The Church has traditionally dedicated November to reflection on the mystery of the Communion of Saints and its related practices, especially prayer for the “poor souls” in purgatory. The value of praying for the dead souls and to the dead saints, once obvious to most Christians, is perhaps now a little more obscure. And it requires a special effort on our part to reclaim it. The first reading today, however, reassures us that “Wisdom … is readily perceived by those who love her and found by those who seek her.”
Our general insensitivity to the dead probably owes much to the extreme “presentism” of our lifestyles: that is, technological shifts and mobility have made it difficult to feel the influence of the past upon the present, or of the dead upon the living. We do not generally practice, for instance, the profession of our parents and grandparents (and do not, therefore, depend concretely on them for skills and wisdom); as a rule, we no longer live and die on an ancestral plot, decorated with family tombs and cultivated by the industry of past generations; libraries and the internet have replaced “elders” as the sources of information about the past. American mythology, moreover, tends to praise “self-made men”—cowboys who have “gone West” to lose their past, business tycoons who have gone “from rags to riches.” Though it still makes sense to us to respect our forebears while they are alive, death seems to cut off all traffic between us and them. Everything in our culture, in other words, reinforces the idea that we neither receive any special help from the dead nor owe them any special gratitude.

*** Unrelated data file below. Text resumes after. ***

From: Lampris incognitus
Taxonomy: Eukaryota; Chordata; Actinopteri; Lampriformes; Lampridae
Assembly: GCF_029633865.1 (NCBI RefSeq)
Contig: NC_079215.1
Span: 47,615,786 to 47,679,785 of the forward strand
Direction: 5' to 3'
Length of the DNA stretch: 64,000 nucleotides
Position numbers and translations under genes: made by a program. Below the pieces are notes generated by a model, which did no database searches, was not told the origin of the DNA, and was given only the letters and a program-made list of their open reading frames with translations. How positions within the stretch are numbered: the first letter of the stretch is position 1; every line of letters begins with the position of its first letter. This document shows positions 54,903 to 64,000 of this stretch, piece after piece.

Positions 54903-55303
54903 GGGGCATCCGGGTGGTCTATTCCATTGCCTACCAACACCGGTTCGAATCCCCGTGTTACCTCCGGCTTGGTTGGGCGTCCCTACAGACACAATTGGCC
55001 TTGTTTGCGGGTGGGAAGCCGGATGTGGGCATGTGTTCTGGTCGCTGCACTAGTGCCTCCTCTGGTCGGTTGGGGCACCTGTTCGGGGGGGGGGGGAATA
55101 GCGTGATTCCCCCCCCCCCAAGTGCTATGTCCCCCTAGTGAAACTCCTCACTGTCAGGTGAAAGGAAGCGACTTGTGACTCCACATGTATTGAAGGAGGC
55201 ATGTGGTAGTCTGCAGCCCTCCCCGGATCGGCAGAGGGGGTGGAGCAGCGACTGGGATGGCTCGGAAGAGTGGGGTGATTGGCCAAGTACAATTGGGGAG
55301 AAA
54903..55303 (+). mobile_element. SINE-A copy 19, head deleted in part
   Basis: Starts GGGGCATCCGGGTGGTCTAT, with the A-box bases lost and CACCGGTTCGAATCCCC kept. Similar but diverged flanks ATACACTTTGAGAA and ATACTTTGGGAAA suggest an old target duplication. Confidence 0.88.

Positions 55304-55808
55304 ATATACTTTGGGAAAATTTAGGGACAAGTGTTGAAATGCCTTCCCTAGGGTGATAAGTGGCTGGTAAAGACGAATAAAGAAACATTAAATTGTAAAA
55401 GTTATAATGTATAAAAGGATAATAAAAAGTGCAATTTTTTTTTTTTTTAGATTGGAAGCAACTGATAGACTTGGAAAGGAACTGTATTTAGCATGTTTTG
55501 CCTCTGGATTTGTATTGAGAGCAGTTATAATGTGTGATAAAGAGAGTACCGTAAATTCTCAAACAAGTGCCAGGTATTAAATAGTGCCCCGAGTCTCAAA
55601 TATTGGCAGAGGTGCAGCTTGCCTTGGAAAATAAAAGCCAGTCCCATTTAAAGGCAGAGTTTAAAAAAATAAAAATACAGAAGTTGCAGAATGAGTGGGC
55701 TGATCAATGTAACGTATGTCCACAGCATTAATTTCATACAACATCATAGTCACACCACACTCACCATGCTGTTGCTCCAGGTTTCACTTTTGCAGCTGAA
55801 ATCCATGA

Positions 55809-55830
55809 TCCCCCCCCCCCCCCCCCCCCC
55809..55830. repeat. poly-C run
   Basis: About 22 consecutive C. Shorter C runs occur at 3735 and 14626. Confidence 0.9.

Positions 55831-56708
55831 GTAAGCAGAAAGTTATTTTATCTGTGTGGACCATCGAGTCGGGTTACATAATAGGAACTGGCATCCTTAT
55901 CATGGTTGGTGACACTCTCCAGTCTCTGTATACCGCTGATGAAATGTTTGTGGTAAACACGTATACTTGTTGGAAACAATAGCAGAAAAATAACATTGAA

This stands in stark contrast, of course, to the great anxiety that the Thessalonians felt for their fellow Christians who had died. Read the rest of this entry »